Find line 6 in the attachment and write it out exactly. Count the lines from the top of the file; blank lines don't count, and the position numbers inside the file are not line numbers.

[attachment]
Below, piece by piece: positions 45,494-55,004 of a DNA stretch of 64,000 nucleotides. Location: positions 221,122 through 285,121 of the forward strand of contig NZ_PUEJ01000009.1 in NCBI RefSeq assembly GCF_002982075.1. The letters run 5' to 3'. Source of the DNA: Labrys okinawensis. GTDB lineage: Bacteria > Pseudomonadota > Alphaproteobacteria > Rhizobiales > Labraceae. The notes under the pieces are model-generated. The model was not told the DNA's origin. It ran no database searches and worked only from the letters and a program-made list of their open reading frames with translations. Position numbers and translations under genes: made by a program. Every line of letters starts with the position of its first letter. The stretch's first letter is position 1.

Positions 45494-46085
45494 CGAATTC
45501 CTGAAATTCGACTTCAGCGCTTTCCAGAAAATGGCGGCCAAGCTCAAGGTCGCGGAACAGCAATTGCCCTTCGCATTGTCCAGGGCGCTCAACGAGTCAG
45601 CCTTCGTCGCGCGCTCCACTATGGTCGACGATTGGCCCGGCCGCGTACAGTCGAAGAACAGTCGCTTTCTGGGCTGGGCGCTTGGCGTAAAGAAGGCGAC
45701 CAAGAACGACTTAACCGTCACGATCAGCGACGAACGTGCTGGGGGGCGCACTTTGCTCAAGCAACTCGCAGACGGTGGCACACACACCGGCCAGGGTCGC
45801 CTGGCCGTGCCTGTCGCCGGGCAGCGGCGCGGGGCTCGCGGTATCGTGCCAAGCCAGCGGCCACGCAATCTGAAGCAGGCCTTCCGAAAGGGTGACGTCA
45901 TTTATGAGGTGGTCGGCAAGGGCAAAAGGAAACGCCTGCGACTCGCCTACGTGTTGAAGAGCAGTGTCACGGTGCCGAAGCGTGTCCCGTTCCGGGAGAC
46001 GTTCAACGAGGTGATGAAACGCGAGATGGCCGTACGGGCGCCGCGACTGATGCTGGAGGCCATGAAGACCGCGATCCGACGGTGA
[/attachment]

45701 CAAGAACGACTTAACCGTCACGATCAGCGACGAACGTGCTGGGGGGCGCACTTTGCTCAAGCAACTCGCAGACGGTGGCACACACACCGGCCAGGGTCGC